Can you remember what your favorite album was when you were in middle school? Sometimes that music, embarrassing as it might be, sticks with people for life. And in the case of playwright and lyricist Todd Almond, that album is Matthew Sweet's 1991 record, "Girlfriend."
So when Almond began work on a musical based on his experiences as a gay teenager growing up in Nebraska, it only made sense for Sweet's album to be involved in some way. What ended up happening, however, is that the album "Girlfriend" ended up forming the entirety of the lyrics and music for the show.
When Almond joined us on The Frame, he talked about the loneliness he experienced growing up in Nebraska, how he navigated his awkward teenage years, and the new play he's doing with Courtney Love.
So what was it about this album that affected you so greatly?
There's a small group of us that have this reaction to that album where it just moved us profoundly. I think that there's an operatic-ness about love within that album, and maybe I was just feeling so alone in Nebraska and I wanted so desperately to be in love like the people around me that I saw having this experience. I think that's partly why I'm in theater and why I'm a writer — I was able to internalize all of that angst and all of that frustration and I had to live with it for a long time.
I want to talk a little bit more about that, about the idea of being isolated and growing up in Nebraska as a gay teen. We talked five years ago when the show premiered at the Berkeley Repertory Theater, and here's something you said to me: "There were no Internet chat rooms, no gay celebrities who were out. I look back on that time in my life and my heart was always heartbroken."
[laughs] I wish I could say I feel differently, but that's really true. I think part of the human condition is isolation in one way or another, and I think in that particular time for a gay teen in the Midwest, the isolation was pretty acute.
There was no representation on television and there was no Internet, so you weren't able to log on and see other people like [yourself] at all, and there weren't cellphones, so you couldn't communicate in that way.
I honestly felt like I was the only gay kid in my town — which wasn't true, I now know — and I thought that I was probably the only gay kid in my state, which of course is not true. But that sensation was pretty potent at that time. In retrospect, it was a beautiful breeding ground for art, but also for desperation. [laughs]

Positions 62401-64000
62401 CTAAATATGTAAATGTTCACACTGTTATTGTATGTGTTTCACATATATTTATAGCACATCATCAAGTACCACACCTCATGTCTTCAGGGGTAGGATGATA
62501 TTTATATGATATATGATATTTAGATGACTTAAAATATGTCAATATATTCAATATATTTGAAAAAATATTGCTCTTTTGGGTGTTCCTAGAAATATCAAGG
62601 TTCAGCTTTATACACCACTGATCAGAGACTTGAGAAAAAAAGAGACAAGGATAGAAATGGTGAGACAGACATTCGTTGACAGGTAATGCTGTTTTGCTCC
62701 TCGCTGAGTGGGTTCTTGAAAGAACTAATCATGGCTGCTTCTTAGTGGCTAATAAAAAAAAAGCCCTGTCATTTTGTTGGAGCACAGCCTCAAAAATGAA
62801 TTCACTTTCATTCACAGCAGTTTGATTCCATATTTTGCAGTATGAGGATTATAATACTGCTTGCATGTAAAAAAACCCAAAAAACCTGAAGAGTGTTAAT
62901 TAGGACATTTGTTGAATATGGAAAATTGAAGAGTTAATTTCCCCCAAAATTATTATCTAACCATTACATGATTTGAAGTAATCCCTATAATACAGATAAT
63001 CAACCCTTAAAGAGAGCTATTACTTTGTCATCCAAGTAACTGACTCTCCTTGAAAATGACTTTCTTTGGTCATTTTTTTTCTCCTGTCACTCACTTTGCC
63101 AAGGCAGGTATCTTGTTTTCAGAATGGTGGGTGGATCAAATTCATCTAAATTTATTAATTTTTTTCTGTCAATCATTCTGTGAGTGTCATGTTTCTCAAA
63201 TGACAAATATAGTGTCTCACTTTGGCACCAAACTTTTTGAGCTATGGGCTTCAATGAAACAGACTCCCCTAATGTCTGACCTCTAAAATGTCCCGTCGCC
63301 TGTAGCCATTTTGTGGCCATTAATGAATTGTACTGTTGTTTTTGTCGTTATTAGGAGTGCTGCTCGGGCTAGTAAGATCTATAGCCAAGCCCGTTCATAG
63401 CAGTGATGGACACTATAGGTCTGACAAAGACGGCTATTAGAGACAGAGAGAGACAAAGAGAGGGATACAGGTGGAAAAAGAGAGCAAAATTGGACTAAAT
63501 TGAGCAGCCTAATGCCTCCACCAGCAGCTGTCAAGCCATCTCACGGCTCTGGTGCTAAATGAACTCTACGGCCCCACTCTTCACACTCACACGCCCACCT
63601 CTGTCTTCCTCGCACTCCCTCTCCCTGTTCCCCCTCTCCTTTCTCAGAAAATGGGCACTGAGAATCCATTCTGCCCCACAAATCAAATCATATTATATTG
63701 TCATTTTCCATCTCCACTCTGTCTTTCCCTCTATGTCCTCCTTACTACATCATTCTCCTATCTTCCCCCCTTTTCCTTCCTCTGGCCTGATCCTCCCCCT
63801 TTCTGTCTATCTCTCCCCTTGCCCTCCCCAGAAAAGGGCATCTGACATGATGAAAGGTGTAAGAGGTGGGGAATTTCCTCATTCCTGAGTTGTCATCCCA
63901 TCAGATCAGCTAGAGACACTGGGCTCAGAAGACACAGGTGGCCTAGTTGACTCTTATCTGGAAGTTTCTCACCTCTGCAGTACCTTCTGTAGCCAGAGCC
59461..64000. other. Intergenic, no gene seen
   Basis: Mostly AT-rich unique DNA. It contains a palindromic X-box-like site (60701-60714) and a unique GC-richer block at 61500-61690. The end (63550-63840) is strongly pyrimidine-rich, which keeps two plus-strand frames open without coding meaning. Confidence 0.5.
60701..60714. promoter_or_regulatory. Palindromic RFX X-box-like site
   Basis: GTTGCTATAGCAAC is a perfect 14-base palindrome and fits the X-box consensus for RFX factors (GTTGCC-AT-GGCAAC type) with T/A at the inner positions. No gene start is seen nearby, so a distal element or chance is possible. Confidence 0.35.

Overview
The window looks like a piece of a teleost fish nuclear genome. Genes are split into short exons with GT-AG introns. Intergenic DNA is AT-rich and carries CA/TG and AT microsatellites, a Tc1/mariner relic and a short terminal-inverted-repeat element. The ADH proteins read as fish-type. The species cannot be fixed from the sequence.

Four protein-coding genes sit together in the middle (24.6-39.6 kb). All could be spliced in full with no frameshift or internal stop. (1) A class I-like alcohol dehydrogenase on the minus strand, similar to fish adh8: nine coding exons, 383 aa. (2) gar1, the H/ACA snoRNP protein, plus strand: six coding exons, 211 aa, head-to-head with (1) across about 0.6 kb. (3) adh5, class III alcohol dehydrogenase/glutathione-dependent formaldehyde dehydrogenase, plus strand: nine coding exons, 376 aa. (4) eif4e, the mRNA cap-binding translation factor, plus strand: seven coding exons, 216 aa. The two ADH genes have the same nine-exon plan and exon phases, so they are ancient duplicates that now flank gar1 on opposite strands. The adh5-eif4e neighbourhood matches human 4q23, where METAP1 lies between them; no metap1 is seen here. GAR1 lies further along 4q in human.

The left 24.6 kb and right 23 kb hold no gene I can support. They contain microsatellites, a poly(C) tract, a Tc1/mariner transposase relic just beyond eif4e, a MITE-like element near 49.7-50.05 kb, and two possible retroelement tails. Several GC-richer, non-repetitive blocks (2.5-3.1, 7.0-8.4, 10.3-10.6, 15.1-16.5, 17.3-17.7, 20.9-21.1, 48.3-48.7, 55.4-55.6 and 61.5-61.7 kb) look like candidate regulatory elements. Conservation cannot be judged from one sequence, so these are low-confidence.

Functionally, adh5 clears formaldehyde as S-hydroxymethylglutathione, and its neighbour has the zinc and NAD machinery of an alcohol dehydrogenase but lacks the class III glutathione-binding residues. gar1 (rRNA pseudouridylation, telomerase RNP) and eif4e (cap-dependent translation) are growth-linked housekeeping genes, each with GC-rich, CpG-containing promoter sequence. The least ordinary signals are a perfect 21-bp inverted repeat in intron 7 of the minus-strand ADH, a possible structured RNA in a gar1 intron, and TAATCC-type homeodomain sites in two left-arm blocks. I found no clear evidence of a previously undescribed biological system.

Even though this play isn't autobiographical, it's based largely on some of the emotional experiences you went through at the time, and it's also important that Matthew Sweet's record was a rescue for you in some ways. So how did those two things, your experiences growing up as a gay teen in Nebraska and Matthew Sweet's album, coalesce into this show?
There's a moment in the piece when the two boys are driving in a car, and one has given the other a tape of the album and he asks, "Did you listen to it?" The other one says yes, and he says, "I love music a lot. It's the only thing that keeps me from..." — and he doesn't finish the sentence. I feel like that kind of answers the question that you're asking.
I remember making a mixtape for a certain boy who was straight as could be, very nice, and I put all of these songs on the tape and thought, I hope he hears what I want him to hear. Later, when I thought back about wanting to write something about that time in life — which I think everyone goes through, gay or straight — the horror of not knowing what to say to somebody, [wondering] do they feel the same way you do, and how will they react if you say it out loud ... that album automatically starts playing in my head when I think about that time.
It took me a long time to figure out that these boys can use those songs to communicate with each other, so it's perhaps interesting for two boys to be sitting in a car, singing a song with the lines, "I'd sure love to call you my girlfriend," and hope that the other one is understanding that they actually mean that. But you have plausible deniability: it's just a song on the radio and I'm just singing it, so I don't actually mean what you think I mean, but I really do. [laughs]
I want to talk about one of your most recent shows, called "Kansas City Choir Boy," which debuted at a small theater in New York earlier this year. You not only wrote it, you performed it opposite Courtney Love. How did that collaboration come about, and what's next for that show?
My husband is an agent and he has been working with Courtney for the last couple of years, so I got to know her personally. And for whatever reason we really hit it off and we just have this great friendship. I wrote this piece called "Kansas City Choir Boy," and the Prototype Opera Festival in New York wanted us to do the show.
We had a wonderful Australian actress named Meow Meow who was originally going to do the part, but scheduling didn't work out so I asked, "Well, who can play this part?" You have to look at this character, and the only requirement is that, the second you look at them, you know they're destined for something that none of the rest of us will ever be destined for. They need to wear their destiny on the outside.
And [my husband] said, "What about Courtney?" And I said, "Well, obviously, Courtney Love is the perfect person for this part, but would she want to do a tiny, weird performance in a basement with 80 seats?" I asked Courtney and we had this long conversation about it, and she was like, "Let's do it."
She was flawless in the show, worked so hard, and is really great. We're doing it in L.A. at the Kirk Douglas in October. It's a string quartet, a chorus of six girls, me, Courtney, techno beats, a weird piano that I play ... it's wild.